• The reduction in vegetation due to the cutting down of trees
and the use of improper agricultural practices may upset the
water cycle
• Clearing large amounts of forests may result in a reduction in
precipitation by at least 20% and an increase of evaporation by
• This reduction in the amount of moisture in the atmosphere and
the intensification of the dry condition could prolong a drought
o Climatic changes
• Global warming that raises the average temperature of the
Earth’s atmosphere could aggravate a drought condition
especially in hot and dry regions
• Higher temperatures cause a higher rate of evaporation, thus
depleting the water resources available in the area
o Excessive use of wells and irrigation
• Wells and irrigation systems in dry areas have improved the
lives of people living there
• These facilities provide a source of water supply to meet the
daily needs of the people as well as the water demands of their
agricultural crops
• However, during dry periods, the excessive drawing of water
for such purposes reduces the availability of water, and may
worsen the drought condition

Impacts of droughts
• Social impact
o Health problems
 As temperatures soar, the death rate increases especially
among the elderly as they are more prone to heat stroke and
other health problems related to dry and hot weather
o Disintegration of rural communities
 Many farmers faced with the hardships of drought may have to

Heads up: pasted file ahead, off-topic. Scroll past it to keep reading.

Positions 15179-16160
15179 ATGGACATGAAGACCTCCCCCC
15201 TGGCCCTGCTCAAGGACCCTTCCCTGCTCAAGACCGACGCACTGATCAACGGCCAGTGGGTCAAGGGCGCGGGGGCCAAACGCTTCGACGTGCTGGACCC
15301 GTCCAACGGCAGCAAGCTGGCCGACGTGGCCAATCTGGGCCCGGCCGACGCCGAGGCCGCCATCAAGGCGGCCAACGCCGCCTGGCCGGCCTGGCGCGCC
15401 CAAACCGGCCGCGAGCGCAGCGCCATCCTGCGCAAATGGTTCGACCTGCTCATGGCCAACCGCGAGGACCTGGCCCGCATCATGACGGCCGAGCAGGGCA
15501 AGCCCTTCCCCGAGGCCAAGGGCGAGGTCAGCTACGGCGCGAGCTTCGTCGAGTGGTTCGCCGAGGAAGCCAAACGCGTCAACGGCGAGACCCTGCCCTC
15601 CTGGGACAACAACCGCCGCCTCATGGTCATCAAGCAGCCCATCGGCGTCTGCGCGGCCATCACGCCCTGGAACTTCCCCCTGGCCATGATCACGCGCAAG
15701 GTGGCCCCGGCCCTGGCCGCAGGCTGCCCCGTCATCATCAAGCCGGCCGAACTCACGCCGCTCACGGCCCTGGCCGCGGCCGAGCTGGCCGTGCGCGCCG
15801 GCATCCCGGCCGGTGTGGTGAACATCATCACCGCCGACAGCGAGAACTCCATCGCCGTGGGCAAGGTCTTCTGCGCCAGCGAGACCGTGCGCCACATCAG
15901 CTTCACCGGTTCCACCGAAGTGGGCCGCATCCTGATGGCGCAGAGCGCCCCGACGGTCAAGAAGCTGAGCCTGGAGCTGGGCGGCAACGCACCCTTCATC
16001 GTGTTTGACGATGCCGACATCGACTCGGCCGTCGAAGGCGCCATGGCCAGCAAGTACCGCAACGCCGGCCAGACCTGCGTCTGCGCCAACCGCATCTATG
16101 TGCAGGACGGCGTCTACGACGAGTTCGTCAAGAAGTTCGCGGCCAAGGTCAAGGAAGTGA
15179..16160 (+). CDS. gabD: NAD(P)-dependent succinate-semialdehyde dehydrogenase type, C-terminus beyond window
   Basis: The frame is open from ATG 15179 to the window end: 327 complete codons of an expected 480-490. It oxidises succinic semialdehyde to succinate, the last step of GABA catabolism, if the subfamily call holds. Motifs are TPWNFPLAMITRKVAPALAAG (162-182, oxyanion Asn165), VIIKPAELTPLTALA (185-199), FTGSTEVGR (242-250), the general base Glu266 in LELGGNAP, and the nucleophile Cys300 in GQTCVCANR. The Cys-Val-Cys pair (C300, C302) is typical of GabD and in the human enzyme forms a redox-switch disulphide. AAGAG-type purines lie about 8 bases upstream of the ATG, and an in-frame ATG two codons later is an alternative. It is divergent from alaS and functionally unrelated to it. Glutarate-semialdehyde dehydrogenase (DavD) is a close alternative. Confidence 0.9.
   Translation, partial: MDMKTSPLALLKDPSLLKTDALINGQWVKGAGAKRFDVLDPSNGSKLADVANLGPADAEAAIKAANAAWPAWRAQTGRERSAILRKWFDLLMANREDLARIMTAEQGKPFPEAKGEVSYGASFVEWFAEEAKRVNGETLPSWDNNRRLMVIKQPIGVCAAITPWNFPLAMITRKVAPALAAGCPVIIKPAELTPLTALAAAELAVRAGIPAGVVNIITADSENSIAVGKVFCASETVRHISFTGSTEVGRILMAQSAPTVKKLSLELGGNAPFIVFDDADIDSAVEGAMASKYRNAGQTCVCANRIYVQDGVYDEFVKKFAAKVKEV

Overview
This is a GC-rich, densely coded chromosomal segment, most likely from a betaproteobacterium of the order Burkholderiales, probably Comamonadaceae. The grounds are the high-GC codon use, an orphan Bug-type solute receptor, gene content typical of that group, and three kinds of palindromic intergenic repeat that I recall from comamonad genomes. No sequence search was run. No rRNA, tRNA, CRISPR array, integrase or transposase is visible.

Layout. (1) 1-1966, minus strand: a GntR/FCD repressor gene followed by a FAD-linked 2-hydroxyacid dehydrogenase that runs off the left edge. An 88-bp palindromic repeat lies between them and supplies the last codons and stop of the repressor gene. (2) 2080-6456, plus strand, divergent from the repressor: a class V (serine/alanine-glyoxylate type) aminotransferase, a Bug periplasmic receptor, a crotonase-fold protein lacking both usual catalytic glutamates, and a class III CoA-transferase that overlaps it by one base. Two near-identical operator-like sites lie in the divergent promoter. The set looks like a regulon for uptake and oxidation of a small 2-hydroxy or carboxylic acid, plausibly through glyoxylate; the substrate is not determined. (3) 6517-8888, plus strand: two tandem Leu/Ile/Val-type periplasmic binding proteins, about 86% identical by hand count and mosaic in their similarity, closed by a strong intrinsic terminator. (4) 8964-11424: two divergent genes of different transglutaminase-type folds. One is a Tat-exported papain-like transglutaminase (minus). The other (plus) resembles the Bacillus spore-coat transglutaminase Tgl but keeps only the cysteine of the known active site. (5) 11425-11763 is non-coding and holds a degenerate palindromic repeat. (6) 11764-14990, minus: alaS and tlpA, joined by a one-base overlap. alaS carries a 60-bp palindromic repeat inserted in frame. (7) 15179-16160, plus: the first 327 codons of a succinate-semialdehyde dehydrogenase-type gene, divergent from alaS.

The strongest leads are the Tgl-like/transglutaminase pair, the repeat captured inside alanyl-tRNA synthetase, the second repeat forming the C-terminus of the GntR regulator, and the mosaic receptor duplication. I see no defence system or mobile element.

sell their land and move to the cities
 An entire rural community may be broken up as a result of this
o Loss of lives
 Water is an essential element for the cultivation of crops and
the survival of human beings
 A prolonged drought affects the growth of crops and hence the
supply of food
 This could lead to widespread famine and loss of lives due to
starvation and malnutrition
• Economic impact
o Loss of income
 As water is vital to crop cultivation, a severe drought could lead
to crop failure
 It could also cause the death of livestock due to starvation and
 This means a loss of income farmers and higher prices for
 With little or no income, farmers will have to borrow money to
purchase feed for the surviving stock and import water to keep
them alive
 Their inability to repay their debts could lead to the loss of their
o Devastation of economy
 Prolonged drought leads to widespread famine
 The entire economy of the country affected may collapse,
especially if the country is heavily dependent on the earnings
from agricultural produce
• Environmental impacts